Depth Of Field: Ultimate guide For Photographers
Understanding depth of field (dof) and being able to implement it in your own photography is an essential part of your journey towards technical competency and artistic freedom.
This guide will break down depth of field in photography and show you how to make use of it to produce fantastic landscape, portrait and architectural photos.
What Is Depth Of Field?
Before I spill the beans on how to control depth of field in camera we need to understand it in a clear and unambiguous way.
Depth Of Field defines the area of apparent sharpness, both in front and behind the point of focus, in a photo.
Everything outside this area of apparent sharpness will be rendered, to varying degrees, out of focus.
Actually, there’s only one portion of your photo that’s critically sharp: the point at which your camera’s lens is focused.
In the case of a portrait that would, most likely, be the eye that’s closest to the camera.
Depth Of Field In Camera
There are three elements by which you can control depth of field in camera. We can list those elements as follows:
Lens Focal Length
Camera to Subject Distance
Let’s explore how mastery over each of these separate elements will allow you to control depth of field and, as a result, make a huge difference to the quality of the photos you make.
Aperture and Depth Of Field
A physically wide lens aperture (e.g., f/4) will produce a relatively shallow depth of field and, as such, is often a great starting point for portrait photography.
A physically narrow lens aperture (e.g., f/11) will produce a larger depth of field with more of the photo, both in front and behind the point of focus, rendering relatively sharp.
When To Use A Large Depth Of Field
An aperture in the f/8 to f/11 range is, therefore, a great option for landscape and architectural photography.
That’s because most folks want to make landscape and architectural photos that are sharp from foreground right through to the distant background.
The image at the top of this post, featuring the Globe Tavern in Stanley in the Falkland Islands, was made with a large depth of field for maximum image detail.
As you can see the photo is sharp from the fine grained gravel foreground right through to the tree branches in the background.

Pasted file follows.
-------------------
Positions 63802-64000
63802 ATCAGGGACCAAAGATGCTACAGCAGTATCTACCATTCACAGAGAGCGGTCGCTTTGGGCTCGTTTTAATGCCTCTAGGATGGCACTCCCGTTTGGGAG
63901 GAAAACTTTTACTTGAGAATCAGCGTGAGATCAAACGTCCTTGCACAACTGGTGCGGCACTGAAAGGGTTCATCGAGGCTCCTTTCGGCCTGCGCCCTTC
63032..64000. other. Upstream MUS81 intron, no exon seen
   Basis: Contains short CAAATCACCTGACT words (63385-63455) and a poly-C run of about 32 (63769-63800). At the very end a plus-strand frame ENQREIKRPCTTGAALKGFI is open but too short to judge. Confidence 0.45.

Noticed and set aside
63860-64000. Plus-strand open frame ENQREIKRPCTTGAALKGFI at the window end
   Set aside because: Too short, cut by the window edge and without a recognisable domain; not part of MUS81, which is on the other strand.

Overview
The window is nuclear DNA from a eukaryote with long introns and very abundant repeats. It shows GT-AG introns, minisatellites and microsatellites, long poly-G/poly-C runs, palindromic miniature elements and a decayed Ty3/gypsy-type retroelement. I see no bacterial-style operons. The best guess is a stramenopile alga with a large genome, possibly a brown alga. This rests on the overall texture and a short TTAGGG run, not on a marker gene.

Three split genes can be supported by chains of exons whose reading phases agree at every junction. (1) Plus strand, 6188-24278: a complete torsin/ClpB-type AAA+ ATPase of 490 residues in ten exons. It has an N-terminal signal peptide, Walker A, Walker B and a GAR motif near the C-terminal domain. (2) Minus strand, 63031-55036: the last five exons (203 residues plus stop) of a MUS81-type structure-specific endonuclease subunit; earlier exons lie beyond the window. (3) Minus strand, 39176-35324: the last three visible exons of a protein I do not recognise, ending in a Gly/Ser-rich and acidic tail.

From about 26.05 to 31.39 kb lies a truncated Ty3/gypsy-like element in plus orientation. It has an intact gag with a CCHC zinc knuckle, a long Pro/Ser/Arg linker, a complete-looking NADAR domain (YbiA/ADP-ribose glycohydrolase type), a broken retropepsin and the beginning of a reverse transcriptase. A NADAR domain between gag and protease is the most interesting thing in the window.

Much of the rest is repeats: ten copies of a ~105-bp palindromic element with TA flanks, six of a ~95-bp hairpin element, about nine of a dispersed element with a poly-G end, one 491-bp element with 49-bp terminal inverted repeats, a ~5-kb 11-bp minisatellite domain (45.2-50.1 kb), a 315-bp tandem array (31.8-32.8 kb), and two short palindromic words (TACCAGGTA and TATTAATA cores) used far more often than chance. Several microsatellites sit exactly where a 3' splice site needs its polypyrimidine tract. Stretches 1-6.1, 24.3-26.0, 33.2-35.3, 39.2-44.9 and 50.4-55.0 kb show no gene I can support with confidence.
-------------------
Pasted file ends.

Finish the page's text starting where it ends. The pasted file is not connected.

Lens Focal Length
On a 35 mm film-based camera or a full frame digital camera a 50 mm lens is considered a normal or standard focal length.
That’s because it approximates the perspective with which we might expect our subject to appear in relation to their surroundings.
There are several kinds of zoom lenses, the most popular of which we can place into the following groups:
Wide-angle (e.g., 17-35 mm)
Telephoto (e.g., 80-200 mm)
Wide-angle to tele (e.g., 24-105 mm, 24-200 mm)
Theoretically wide angle focal lengths (e.g., 17 mm, 24 mm, 35 mm) produce a larger depth of field, at a given aperture and camera-to-subject distance, than would be the case with a standard focal length (e.g., 50 mm) or telephoto (e.g, 70 mm, 200 mm) lens.
Conversely, the more you zoom in the more shallow the depth of field becomes.
Depth Of Field With Macro Lenses
That’s very much the case with the photo of the rain drops on the red rose which I made in the garden of a winery in the Yarra Valley just outside of Melbourne, Australia.
I made the photograph with a Canon 180 mm Macro lens positioned very close to the subject.
This particular lens functions as both a macro lens, for close up photography, and also as a fixed/prime 180 mm telephoto lens.
All lenses have a minimum focus distance.
Macro lenses offer very high levels of sharpness and extremely high resolving power. But what makes them special is that their minimum focus distance is substantially less than what you get with other lenses.
As a consequence a macro lens allows you to photograph very close to your subject, which makes it appear larger in the frame compared to what it would if photographed from, say, one metre away.
Just be aware that the closer to your subject you get the more shallow the depth of field will be.
As you tend to work at very close camera to subject distances when using a Macro lens the depth of field produced is, therefore, very shallow indeed.
Likewise, the closer you get to your subject the more shallow the depth of field will be produced.
This is critical information because an aperture of f/4 may not produce the amount of blur you desire for a particular image.
To produce an even more shallow depth of field it’s simply a matter of moving closer and refocusing on your subject to significantly blur the surroundings.
In the case of portrait photography a very shallow depth of field will often produce a more professional looking result.
Using Depth Of Field Creatively
You can see, from the photo of the two horses, how visually powerful depth of field can be.
In this case I utilized a wide aperture (i.e., f/2), a telephoto lens (i.e., 85 mm) and a relatively close camera to subject distance to produce a very shallow depth of field.
To make the image as interesting as possible I played with the idea of similarities and differences.
Both horses looked very much the same, in reality, but by rendering one of them sharp and the other blurred I was able to provide visual separation between them.
In doing so I believe I’ve produced an interesting and, to my mind, emotionally compelling image.
Understanding Depth Of Field
Understanding depth of field is an important step on the road to mastering your camera and lenses.
As it’s also one of photography’s most creative and easily accessible techniques, proper application of depth of field will help you control the look and emotion within your own photos.